Experience Hendrix - Various Artists
Problems start early with a clearly uncomfortable Kenny Wayne Shepherd opening the proceedings. From that point the whole affair seems pedestrian and “aged”. Not even Paul Rodgers or old blues gods Buddy Guy, Hubert Sumlin and Double Trouble (the late Stevie Ray Vaughn’s band – and seemingly the core house band of the night) can really save it.
Indigenous is easily the scene stealer from the main show with a cracking deep blues vocal that takes you by surprise on "Hear My Train a-Comin'", though the band does tend to toegaze. And when Living Color actually tries to get the rollout going with some energetic stage antics, they discover that heavier isn’t necessarily the antidote to a show that's heavy on the blues and light(ish) on the rock.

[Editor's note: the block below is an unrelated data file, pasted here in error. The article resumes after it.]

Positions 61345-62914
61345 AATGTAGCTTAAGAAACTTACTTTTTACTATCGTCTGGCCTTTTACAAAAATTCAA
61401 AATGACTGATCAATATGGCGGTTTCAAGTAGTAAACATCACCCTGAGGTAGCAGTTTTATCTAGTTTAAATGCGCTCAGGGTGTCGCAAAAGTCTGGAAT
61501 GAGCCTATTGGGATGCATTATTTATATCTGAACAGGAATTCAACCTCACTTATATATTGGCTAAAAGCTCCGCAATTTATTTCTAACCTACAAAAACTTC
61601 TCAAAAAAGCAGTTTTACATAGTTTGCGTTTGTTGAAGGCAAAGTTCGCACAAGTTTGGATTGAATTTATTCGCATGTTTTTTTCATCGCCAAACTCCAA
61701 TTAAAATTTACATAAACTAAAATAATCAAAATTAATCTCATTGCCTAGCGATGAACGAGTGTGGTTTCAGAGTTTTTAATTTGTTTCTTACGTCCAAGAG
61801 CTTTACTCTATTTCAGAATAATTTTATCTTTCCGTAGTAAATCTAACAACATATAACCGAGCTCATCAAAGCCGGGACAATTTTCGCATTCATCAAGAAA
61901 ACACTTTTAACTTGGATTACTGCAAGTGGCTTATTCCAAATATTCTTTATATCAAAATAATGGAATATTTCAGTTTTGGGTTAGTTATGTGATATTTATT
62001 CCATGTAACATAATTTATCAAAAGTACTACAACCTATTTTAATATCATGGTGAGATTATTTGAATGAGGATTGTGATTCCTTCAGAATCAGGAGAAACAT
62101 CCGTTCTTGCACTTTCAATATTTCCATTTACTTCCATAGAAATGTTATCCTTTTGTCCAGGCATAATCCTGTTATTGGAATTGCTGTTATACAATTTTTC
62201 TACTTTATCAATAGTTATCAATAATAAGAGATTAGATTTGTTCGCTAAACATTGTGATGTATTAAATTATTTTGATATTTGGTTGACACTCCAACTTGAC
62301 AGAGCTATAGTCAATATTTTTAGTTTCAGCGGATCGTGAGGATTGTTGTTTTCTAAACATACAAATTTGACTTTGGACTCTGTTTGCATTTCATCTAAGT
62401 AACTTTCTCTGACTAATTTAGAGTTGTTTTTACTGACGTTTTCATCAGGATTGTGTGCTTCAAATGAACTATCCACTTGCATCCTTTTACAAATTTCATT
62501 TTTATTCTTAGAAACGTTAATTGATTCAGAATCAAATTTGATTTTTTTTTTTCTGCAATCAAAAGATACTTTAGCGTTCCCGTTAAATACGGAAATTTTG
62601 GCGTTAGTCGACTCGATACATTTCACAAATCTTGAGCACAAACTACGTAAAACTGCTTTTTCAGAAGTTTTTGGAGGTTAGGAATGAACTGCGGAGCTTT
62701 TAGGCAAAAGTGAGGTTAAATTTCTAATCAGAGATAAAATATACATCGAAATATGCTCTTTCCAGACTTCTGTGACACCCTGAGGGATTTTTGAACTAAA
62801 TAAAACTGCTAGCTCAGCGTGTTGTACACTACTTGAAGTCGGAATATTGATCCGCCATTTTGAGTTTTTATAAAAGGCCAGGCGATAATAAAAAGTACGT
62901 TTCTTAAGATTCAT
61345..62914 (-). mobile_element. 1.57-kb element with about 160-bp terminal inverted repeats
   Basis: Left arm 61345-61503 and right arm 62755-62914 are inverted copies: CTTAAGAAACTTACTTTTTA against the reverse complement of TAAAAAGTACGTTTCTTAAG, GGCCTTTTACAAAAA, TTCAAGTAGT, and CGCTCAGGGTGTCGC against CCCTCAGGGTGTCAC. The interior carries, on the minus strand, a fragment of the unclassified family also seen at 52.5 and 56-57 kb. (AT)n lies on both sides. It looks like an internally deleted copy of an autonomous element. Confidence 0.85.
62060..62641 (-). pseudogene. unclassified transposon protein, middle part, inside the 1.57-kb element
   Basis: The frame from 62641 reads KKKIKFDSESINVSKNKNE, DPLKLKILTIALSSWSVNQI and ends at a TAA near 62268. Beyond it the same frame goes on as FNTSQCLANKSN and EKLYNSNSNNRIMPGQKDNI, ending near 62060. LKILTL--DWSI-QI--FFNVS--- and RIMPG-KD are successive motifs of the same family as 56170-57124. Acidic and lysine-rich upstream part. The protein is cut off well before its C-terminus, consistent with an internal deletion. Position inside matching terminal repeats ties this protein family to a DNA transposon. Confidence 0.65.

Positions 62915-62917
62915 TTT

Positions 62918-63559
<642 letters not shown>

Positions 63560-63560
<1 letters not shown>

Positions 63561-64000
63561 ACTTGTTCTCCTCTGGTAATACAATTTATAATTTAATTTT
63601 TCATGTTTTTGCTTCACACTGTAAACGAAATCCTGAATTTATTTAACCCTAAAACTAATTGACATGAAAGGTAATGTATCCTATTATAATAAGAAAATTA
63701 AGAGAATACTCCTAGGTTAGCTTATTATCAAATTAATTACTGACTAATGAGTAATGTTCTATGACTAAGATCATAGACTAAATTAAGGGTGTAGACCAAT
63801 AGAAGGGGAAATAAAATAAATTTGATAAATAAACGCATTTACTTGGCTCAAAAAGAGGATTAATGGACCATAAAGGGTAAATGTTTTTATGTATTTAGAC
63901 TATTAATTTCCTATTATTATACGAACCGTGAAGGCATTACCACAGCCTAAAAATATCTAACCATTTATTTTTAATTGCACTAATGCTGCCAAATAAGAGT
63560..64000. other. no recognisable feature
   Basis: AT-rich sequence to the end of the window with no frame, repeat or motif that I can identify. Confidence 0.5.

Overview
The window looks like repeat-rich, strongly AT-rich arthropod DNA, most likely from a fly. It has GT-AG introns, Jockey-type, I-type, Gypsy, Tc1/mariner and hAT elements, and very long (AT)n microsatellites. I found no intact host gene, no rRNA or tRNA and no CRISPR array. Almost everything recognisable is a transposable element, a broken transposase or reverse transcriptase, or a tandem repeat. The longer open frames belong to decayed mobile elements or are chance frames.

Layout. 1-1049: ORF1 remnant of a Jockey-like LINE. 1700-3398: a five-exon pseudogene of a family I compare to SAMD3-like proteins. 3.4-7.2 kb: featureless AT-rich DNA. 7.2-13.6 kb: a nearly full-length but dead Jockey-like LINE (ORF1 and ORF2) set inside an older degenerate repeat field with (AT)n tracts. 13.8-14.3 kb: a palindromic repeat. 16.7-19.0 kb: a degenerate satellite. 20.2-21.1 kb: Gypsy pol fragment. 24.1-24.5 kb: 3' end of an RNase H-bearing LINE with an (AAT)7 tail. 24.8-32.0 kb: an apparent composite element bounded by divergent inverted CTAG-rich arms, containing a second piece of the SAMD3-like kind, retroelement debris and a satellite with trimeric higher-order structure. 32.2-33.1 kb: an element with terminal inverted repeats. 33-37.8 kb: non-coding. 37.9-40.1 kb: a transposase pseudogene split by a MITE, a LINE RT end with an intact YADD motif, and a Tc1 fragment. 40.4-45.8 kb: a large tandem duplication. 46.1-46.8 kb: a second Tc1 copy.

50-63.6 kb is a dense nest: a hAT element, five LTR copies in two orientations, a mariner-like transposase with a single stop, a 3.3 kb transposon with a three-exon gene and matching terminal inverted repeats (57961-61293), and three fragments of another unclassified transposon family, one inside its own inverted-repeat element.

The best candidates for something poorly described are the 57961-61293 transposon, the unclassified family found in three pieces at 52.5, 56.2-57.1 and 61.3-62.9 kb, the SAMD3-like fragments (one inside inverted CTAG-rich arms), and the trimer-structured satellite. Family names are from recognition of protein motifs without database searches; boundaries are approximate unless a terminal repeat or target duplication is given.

Hey that's what Hendrix was – a blues guitarist. So it's no surprise that most of those paying tribute are so rooted in the genre. Maybe that’s the missing element from the show, because Hendrix was also a genre challenger, crossing over into many seemingly disparate styles along his musical way. It would have been nice to see a couple of alternate takes on the material.
Weirdly, the highlight of the package is to be found in the extras as Robert Randolph blisters his way through "Purple Haze" with Double Trouble, and Mick Taylor delivers Red House on guitar like a blues house on fire. Just wish the rest of the main show had been this good.
What should really have been a brilliant concert celebrating one of rock's great icons turns out a little flat. The musos are having a good enough time, but they don't really seem too interested in sharing it with the audience.
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